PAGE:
Toliver's appellate brief generally repeats his First Amendment retaliation allegations and conclusorily asserts that he stated a retaliation claim (apparently against Adner, as his brief does not mention the dismissed defendants). But that claim went forward and he does not address the district court's reasons for its dismissal: his failure to exhaust administrative remedies. He also fails to address the dismissal of his Fourth Amendment claim for failure to exhaust. His conclusory statement that the “elements of each of his causes of action do[ ] exist,” Appellant's Br. at 17, does not explain why he believes the claims were improperly dismissed. Toliver has thus waived any challenge to the district court's dismissal orders. See Terry, 826 F.3d at 632-33; Gerstenbluth, 728 F.3d at 142 n.4; Moates, 147 F.3d at 209.
The one argument Toliver does raise -- that he exhausted his administrative remedies because exhaustion is not required for judicial review under N.Y. C.P.L.R Article 78 -- was asserted for the first time on appeal and is also waived. Nortel, 539 F.3d at 132. But even if we were to address that argument, it is meritless. Toliver is correct that New York law does not require exhaustion of administrative remedies if an Article 78 petitioner challenges the constitutionality of a statute or regulation pursuant to which an agency took a particular action. See Watergate II Apartments. v. Buffalo Sewer Auth., 46 N.Y.2d 52, 57-58, 412 N.Y.S.2d 821, 385 N.E.2d 560 (1978). The Prison Litigation Reform Act, however, is the controlling law in federal court, and it prohibits an inmate from bringing suit under 42 U.S.C. § 1983 implicating prison conditions “until such administrative remedies as are available are exhausted.” 42 U.S.C. § 1997e(a);see also Porter v. Nussle, 534 U.S. 516, 532, 122 S.Ct. 983, 152 L.Ed.2d 12 (2002) (“[T]he PLRA's exhaustion requirement applies to all inmate suits about prison life, whether they involve general circumstances or particular episodes ․ or some other wrong.”). Accordingly, Toliver may not avoid having to exhaust his administrative remedies.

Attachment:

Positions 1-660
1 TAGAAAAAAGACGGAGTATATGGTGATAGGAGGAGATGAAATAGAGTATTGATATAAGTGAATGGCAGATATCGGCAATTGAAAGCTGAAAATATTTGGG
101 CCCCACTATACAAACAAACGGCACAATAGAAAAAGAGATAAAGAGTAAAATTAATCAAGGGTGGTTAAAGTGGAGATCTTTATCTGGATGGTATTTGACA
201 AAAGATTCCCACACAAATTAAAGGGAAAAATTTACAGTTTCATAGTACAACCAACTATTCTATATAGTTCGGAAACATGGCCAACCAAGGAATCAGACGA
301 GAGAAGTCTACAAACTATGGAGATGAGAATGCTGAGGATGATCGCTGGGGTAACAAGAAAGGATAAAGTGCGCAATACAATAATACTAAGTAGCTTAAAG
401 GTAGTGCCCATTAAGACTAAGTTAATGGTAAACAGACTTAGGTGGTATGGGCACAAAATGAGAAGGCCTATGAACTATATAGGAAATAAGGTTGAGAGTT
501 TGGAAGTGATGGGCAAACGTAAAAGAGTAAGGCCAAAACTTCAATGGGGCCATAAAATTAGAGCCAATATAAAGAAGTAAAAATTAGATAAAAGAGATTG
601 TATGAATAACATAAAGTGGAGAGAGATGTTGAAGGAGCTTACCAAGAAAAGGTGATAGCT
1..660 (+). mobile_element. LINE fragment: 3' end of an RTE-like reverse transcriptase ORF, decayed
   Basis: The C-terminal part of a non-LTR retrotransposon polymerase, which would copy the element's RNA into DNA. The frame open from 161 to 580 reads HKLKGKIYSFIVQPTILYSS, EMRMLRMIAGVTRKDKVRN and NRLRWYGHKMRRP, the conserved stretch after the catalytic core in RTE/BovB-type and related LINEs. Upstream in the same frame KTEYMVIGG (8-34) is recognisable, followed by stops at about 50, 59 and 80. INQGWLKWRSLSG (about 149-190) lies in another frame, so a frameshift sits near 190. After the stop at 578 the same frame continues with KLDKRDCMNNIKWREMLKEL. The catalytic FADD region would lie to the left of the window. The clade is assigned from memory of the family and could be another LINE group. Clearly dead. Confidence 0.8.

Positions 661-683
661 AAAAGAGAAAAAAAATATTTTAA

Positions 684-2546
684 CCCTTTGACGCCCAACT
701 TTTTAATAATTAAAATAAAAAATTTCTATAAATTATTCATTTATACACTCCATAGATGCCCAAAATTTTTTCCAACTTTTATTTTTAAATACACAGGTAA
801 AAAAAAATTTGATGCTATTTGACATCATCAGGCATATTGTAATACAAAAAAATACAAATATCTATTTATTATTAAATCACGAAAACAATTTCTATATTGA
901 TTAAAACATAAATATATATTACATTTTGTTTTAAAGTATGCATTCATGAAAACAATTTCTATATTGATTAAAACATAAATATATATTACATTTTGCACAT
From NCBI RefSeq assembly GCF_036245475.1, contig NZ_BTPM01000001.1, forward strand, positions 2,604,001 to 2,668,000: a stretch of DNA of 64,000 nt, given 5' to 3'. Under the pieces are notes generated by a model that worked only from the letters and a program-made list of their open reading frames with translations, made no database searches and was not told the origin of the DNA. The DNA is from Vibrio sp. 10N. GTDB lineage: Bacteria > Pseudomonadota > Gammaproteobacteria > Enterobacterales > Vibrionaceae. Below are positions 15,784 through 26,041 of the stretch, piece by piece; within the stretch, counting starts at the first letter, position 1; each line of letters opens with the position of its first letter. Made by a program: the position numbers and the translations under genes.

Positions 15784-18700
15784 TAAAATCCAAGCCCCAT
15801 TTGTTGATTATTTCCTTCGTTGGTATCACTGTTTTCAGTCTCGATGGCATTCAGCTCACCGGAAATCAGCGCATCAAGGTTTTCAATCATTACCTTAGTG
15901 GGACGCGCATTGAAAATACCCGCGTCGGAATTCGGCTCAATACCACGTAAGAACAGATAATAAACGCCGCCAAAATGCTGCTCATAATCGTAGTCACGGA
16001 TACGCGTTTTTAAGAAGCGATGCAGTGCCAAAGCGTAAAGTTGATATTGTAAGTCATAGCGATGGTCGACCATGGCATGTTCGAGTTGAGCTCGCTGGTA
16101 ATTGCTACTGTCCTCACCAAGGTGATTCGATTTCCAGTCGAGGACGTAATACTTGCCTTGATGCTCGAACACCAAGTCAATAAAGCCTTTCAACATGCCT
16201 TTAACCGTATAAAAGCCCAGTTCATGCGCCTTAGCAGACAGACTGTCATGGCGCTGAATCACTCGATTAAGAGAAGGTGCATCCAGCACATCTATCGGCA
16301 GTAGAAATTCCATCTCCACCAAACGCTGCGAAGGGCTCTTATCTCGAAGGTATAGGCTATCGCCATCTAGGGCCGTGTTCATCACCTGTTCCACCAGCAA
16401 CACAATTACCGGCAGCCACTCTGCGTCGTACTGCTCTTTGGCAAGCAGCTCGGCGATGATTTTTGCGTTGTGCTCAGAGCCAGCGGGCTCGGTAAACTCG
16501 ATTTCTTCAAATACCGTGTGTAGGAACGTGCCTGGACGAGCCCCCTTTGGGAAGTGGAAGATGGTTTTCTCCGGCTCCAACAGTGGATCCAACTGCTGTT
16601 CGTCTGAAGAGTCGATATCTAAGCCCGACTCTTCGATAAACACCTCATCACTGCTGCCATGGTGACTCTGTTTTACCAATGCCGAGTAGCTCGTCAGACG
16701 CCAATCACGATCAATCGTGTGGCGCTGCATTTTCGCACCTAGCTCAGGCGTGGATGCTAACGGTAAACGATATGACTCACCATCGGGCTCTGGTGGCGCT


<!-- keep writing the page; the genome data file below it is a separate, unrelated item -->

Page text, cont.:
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We have considered Toliver's remaining arguments and conclude they are without merit. For the foregoing reasons, we AFFIRM the judgment of the district court.
1. As Toliver did not file an amended complaint below and does not address on appeal the claims dismissed by the district court at the outset of the case, we limit our discussion to the two claims dismissed for failure to exhaust administrative remedies.